Shawaf underscored the importance of avoiding the death of journalists, not arranging for support after it happens.
Lack of Support
Hazem Al-Amin, a Lebanese journalist and the co-founder of the nonprofit media house Daraj, said in an interview with GIJN: “Because of the (strict regulations) on Arab journalists inside their own countries, they find it very difficult to publish their investigations. Daraj provides an open platform for them to publish their work, but we also need some kind of support. The majority of Arab institutions which have the ability to finance and support with us, and other similar initiatives, (have particular) agendas and political leanings that make it difficult to work with them. Once you associate your name with them, it means you believe in their subjective editorial standards. ”
The danger for journalists in the region was underscored the week following the conference. According to a post on his Facebook page, Al- Amin was detained by the Lebanese police in relation to an article published on the Daraj website a few months ago. He was released soon after.
The challenge in finding media houses that support Arab investigative journalists’ work reflects what happened with one of the ARIJ18 award winners.
Saleck Zeid, a Mauritanian journalist, who won the award for short-form investigations for his piece about the slavery problem in his country, couldn’t find any local outlet to publish the investigation. He ended up publishing it on his own Facebook page. Meanwhile, Omer Ashikh, a Sudanese journalist who investigated high profile figures in his country, is still trapped in Jordan, where he was attending the forum, afraid to go back home after receiving death threats this month. Ashikh was previously dismissed from the newspaper that he worked with after publishing a story that mentioned one of the publication’s owners.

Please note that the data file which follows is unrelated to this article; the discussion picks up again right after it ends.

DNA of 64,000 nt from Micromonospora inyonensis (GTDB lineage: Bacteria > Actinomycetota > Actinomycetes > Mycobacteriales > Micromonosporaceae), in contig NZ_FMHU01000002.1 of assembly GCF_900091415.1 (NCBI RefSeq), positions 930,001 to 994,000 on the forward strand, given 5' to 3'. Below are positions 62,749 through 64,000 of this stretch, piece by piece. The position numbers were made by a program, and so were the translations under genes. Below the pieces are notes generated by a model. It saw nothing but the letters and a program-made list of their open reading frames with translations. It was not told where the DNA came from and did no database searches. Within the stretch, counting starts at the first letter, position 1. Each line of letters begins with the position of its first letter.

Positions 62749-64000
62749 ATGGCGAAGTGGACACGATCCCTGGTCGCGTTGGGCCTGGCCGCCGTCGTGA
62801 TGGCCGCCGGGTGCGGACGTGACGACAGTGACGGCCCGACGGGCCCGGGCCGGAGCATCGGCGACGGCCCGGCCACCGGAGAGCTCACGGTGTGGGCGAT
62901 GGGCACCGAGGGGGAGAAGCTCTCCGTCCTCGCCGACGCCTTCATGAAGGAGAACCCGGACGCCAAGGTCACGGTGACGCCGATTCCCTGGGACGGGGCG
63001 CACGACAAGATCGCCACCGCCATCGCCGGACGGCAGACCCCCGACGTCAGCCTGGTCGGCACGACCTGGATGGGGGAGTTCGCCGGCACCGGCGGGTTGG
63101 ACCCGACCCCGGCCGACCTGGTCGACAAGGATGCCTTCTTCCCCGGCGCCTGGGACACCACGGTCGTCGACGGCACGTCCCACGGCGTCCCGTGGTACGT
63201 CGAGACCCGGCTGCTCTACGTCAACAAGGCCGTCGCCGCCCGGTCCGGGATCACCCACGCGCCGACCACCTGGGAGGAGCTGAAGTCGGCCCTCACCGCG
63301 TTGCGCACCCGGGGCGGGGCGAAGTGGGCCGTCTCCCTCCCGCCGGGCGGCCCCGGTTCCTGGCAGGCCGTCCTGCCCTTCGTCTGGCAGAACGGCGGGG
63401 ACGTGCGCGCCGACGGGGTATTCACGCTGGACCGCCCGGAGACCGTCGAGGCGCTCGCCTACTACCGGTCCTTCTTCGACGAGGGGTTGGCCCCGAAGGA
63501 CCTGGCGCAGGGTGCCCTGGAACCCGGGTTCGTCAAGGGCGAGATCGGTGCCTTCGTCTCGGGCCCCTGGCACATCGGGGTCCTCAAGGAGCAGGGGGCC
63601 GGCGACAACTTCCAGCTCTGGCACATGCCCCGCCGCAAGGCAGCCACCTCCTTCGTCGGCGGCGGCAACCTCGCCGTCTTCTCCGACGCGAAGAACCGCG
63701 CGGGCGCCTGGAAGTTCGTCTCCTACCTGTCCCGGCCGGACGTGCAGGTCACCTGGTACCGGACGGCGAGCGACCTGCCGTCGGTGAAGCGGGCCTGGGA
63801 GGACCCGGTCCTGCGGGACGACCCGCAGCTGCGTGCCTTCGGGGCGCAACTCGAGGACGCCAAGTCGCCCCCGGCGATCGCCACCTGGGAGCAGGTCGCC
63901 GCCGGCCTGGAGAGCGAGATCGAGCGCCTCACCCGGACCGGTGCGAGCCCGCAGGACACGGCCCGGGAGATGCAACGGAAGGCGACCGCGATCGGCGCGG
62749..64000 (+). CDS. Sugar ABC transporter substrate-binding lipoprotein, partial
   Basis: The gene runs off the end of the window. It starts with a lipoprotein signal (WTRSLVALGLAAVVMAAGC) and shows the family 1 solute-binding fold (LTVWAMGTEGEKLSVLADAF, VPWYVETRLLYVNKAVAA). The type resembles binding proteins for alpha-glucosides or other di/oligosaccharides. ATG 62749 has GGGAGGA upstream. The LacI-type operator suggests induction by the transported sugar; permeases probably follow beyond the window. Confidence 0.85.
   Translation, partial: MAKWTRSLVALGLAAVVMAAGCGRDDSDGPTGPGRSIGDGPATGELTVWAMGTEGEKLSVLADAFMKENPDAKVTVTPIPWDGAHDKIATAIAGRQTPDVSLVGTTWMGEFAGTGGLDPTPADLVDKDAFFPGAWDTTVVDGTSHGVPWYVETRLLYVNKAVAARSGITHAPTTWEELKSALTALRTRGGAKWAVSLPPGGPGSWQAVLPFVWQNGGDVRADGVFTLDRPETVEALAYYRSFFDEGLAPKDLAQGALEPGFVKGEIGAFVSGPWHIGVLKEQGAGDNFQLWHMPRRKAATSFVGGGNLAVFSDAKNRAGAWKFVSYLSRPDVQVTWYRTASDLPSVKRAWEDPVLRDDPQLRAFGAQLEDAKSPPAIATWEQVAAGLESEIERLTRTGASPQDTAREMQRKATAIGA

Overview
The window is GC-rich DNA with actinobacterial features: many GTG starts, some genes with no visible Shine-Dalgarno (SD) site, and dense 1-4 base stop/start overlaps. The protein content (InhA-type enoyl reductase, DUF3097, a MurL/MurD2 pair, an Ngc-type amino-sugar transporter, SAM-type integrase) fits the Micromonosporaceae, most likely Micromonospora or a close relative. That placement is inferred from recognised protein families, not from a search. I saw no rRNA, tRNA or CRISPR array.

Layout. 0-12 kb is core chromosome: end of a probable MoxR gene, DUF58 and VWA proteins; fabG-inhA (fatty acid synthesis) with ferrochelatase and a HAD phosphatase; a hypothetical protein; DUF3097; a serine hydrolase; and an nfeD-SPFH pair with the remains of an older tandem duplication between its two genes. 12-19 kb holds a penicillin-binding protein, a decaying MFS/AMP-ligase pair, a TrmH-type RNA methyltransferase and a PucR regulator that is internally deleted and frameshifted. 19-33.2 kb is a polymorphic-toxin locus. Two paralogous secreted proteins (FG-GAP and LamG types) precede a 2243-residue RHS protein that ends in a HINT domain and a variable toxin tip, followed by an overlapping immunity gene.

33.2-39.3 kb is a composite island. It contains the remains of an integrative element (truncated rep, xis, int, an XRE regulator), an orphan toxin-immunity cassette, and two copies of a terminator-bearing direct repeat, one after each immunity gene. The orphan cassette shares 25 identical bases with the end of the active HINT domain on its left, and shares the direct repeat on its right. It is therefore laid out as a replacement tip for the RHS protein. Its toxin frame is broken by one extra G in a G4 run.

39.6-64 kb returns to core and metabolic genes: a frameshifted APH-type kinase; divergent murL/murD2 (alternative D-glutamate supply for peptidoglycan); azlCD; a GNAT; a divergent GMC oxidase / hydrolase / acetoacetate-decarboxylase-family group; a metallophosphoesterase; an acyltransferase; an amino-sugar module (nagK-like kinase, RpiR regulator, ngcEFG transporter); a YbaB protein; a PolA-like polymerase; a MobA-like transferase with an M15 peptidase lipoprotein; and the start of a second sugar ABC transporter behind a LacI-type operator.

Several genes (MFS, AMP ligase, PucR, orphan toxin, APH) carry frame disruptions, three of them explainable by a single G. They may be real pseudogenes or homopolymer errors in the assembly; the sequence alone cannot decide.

The impressive award winners from Egypt, Yemen, Mauritania and the Gaza Strip exposed human rights abuses, slavery and corruption in their local communities, and were were honored for their courageous and distinguished work in the region, underscoring the importance for seeking truth against all odds.
Egypt’s Aly Elsotohy and Azza Moghazy won the first prize for long-form investigations for their in-depth report “Under Experiment.” The short-form award was shared with Zeid from Mauritania and Aseell Sarih from Yemen for his report “The Journey of No Return.” Aya Nabil won the best digital investigation for her report on Egyptian children who were raped, then left on their own with no counseling. The data journalists category went to Egypt’s Maha Salaheldin for her report “Testing the Opposition in Parliament; Zero Result.”
Majdoleen Hasan, GIJN’s Arabic editor, is an award-winning journalist who has worked with Global Integrity, 100Reporters and Arab Reporters for Investigative Journalism. She was the director of an investigative journalism unit in Jordan and was the first Jordanian to file a case against the Jordanian government for denying her right to public information.
Amr Hassan Sayed, GIJN Arabic staff writer, works as the Washington, DC, and is also a reporter for Al Jazeera Mubasher (Live). He has covered the unfolding revolution in his native Egypt and other stories from from Tunis, Beirut, Istanbul and London.